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Look Up and Look Out This Growing Season

  • Posted: 06.20.2022

Would you know what to do if your vehicle came into contact with a power line? Thankfully, this sprayer operator knew to stay inside the cabin until the electric utility could confirm that the power was safely disconnected. That decision possibly saved his life. If you’re out in the field, keep your equipment at least 10 feet away from power lines and poles. If possible, use a spotter or deployed flags to note safe distances for field work.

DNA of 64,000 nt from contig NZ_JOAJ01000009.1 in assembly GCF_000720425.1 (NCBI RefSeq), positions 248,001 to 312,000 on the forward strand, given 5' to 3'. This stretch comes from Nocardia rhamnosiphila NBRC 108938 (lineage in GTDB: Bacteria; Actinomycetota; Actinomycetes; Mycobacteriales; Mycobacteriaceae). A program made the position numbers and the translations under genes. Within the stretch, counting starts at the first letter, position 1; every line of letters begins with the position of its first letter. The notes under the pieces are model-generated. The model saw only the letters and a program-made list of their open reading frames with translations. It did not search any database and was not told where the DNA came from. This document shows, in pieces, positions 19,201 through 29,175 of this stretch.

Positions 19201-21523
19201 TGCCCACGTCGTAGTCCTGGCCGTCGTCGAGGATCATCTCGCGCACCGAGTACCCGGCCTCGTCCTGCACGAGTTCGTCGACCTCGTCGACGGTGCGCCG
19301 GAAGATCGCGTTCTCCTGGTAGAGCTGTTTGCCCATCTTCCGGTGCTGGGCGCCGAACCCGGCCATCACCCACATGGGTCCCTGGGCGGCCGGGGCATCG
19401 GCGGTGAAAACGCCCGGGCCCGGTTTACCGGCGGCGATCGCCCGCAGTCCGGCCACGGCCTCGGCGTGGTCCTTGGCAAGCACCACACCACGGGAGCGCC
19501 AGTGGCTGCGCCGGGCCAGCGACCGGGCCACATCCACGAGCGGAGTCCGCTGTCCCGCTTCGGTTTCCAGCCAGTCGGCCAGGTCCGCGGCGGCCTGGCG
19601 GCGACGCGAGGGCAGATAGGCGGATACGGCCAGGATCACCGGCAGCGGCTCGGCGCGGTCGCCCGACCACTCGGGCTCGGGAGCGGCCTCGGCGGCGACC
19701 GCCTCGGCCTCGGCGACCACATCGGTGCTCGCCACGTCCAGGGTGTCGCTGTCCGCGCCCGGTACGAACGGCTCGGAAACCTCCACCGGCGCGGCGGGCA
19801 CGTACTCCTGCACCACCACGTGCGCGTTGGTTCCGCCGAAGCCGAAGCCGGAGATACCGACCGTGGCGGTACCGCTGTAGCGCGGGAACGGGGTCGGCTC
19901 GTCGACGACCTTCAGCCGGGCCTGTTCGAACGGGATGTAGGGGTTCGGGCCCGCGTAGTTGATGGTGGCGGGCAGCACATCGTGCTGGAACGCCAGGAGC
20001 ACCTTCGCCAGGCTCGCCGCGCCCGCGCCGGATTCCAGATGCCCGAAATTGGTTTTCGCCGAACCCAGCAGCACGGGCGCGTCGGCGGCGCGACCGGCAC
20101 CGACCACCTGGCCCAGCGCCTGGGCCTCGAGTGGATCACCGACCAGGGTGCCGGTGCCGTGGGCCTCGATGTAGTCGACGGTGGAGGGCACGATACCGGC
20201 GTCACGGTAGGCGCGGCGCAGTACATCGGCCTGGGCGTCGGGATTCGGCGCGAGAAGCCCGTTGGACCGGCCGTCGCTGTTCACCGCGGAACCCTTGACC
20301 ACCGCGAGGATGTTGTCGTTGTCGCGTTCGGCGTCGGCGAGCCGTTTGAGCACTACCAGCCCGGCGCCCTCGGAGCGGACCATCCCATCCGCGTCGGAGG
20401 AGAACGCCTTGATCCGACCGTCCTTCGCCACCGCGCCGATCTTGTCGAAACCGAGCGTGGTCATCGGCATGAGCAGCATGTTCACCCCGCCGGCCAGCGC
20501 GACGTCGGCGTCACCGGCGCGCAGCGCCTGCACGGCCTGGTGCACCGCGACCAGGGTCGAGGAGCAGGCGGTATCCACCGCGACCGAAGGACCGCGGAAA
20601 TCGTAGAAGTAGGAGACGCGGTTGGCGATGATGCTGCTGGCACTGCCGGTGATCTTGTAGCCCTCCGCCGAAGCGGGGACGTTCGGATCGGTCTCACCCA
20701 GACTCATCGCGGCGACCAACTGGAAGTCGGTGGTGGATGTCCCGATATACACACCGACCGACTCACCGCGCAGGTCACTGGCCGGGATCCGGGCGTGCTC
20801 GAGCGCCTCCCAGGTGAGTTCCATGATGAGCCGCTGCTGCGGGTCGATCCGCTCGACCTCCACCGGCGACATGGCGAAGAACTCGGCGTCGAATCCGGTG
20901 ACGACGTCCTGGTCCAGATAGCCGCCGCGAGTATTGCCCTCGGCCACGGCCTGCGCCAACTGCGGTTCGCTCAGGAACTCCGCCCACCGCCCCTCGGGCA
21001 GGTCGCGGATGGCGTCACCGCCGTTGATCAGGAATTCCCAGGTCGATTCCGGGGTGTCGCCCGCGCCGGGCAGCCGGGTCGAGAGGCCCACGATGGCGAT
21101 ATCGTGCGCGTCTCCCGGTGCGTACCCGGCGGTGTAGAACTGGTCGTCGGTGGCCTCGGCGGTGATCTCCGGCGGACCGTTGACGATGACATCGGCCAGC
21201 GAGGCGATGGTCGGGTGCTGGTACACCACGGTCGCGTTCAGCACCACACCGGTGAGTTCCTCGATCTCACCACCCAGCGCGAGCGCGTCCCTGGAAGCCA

Always assume power lines are energized until an authority has confirmed that you are safe to exit your vehicle. Remember - you can’t see, smell, taste or hear electricity and it is impossible to know that a line is de-energized by simply looking at it.

For members who are utilizing spray planes, remember to map your application route ahead of time to know where power lines are located and if possible, avoid them. When leaving the field, consider heights and lengths of cargo or wagons. Many bulk materials can conduct electricity and it is imperative to keep them out of contact with electrical equipment and power lines.

If your equipment comes in contact with power lines, stay in the cab or the vehicle and contact Harrison County Rural Electric Cooperative immediately at 712.647.2727 to alert crews and de-energize the line.